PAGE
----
Most of the tutorials I'm reading on using Media Queries are demonstrating the use of min-width, but I'm rarely seeing people using max-width.

Is this some sort of design trend, or pattern, why people are using min-width over max-width?

For example, I'm designing a site starting from mobile, working up to the desktop. I am using Foundation 4, but using media queries to remove various elements on the page and re-position the source order.

One thing I am facing is a custom navigation for any device who's width is 360px or less. I want them to have a vertical navigation, rather than an inline horizontal. So my idea was to use max-width to target these devices.

Should I be using min-width instead if I am designing mobile first? I.e. all the default styles are for mobile, and thus using min-width to progressively enhance the layout?

  • 2
    I think it depends on how much CSS is involved. If you only have few additional lines of CSS to make that navigation appear vertically, you can use max-width without worrying about it. – pvorb May 20 '13 at 10:25

It really depends on how your stylesheet works. For example:

@media screen and (min-width:100px) {
    body { font-weight:bold; }

@media screen and (min-width:200px) {
    body { color:#555; }

The above two media queries would make the body font bold if the screen is greater than or equal to 100px, but also make the color #555 if it's greater than or equal to 200px;

Another example:

@media screen and (max-width:100px) {
    body { font-weight:bold; }

@media screen and (max-width:200px) {
    body { color:#555; }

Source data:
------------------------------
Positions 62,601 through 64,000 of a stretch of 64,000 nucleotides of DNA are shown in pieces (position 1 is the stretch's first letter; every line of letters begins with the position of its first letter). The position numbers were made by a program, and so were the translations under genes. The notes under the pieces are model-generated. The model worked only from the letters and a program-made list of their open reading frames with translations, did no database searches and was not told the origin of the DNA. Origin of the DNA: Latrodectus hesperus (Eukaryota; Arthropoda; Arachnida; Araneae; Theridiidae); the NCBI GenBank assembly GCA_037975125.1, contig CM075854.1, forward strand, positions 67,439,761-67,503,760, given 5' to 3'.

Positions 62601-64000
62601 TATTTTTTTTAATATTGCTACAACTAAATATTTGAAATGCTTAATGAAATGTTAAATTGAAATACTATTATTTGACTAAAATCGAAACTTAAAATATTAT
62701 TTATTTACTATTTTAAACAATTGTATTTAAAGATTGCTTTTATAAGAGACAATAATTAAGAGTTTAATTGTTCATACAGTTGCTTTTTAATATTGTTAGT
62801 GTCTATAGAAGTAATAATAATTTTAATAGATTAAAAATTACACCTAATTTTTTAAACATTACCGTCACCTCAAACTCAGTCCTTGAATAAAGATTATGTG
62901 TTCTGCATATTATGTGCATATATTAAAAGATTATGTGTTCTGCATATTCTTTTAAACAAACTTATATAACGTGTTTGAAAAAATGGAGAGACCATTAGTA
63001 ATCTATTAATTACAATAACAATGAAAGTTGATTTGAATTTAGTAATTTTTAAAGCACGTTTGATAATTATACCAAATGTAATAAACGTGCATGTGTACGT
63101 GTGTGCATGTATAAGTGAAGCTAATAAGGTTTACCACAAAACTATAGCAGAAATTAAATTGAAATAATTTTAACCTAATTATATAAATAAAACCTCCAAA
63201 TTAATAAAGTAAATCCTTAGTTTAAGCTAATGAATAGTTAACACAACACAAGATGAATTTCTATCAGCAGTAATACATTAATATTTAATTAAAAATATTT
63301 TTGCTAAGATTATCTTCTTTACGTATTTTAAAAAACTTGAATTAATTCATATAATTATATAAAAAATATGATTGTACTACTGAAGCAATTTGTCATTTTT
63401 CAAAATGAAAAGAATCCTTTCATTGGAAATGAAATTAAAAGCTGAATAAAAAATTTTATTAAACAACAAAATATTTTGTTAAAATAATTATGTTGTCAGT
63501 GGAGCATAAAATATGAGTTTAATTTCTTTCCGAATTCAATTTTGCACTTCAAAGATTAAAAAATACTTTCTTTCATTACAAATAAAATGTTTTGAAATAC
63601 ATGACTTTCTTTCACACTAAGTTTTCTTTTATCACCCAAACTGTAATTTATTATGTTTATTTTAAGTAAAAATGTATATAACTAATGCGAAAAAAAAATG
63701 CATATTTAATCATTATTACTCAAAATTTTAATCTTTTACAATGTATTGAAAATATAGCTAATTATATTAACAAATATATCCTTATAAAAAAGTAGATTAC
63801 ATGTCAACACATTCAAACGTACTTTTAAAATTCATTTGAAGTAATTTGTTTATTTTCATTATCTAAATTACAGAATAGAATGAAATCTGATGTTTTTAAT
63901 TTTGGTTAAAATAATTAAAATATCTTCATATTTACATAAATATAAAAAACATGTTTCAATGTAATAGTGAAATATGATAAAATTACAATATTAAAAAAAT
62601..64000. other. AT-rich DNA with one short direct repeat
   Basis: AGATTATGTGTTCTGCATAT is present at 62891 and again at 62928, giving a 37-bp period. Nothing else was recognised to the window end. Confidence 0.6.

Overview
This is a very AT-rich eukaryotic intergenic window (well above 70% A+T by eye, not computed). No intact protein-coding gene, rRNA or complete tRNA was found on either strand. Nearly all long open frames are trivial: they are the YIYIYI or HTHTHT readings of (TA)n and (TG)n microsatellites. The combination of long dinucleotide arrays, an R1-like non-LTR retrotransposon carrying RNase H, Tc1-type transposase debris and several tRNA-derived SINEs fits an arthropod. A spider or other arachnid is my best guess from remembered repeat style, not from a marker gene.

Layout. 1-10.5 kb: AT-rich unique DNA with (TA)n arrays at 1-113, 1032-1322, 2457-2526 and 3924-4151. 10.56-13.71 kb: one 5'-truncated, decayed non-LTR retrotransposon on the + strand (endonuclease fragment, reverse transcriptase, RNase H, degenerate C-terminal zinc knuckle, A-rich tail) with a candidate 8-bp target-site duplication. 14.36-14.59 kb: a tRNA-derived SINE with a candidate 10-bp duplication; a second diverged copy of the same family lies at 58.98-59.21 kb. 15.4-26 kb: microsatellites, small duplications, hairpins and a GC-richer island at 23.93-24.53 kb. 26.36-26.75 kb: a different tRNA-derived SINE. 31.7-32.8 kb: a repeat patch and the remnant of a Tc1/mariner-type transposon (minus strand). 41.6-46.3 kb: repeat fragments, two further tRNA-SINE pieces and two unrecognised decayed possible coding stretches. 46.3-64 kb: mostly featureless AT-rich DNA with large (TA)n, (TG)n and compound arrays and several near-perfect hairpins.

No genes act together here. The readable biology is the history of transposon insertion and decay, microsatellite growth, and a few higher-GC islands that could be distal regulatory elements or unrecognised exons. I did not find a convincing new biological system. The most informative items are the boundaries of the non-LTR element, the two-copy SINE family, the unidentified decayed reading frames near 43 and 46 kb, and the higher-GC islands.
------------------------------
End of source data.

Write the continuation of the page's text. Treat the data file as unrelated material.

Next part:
Unlike the first example, this makes the body font bold and color #555 only if the screen width is between 0 and 100px. If it's between 0px and 200px it will be color #555.

The beauty of media queries is that you can combine these statements:

@media screen and (min-width:100px) and (max-width:200px) {
    body { font-weight:bold; color:#555; }

In this example you are only targeting devices with a width between 100px and 200px - nothing more, nothing less.

In short, if you want your styles to leak out of media queries you'd use either min-width or max-width, but if you're wanting to affect a very specific criteria you can just combine the two.

  • very nice description sir. i easy understand..thanks – Sumit patel Jul 30 '16 at 10:43
  • The explanation of the 2nd example max-width is incorrect. The body will be bold AND #555 for all screens <=200px. Also, when using max-width, the larger pixel size should come first. – Drenai Jan 26 '18 at 22:34
  • 1
    @James_Donnelly Apologies. You're right. Damn, I can't believe I mixed that up – Drenai Jan 29 '18 at 13:03
  • 1
    @Ryan no worries. I've deleted my comments now. :) – James Donnelly Jan 29 '18 at 13:05
  • Ha, remove the confusion I was adding to the mix:-) – Drenai Jan 29 '18 at 13:07

2 Part Answer

Part 1: To answer "why people are using min-width over max-width?":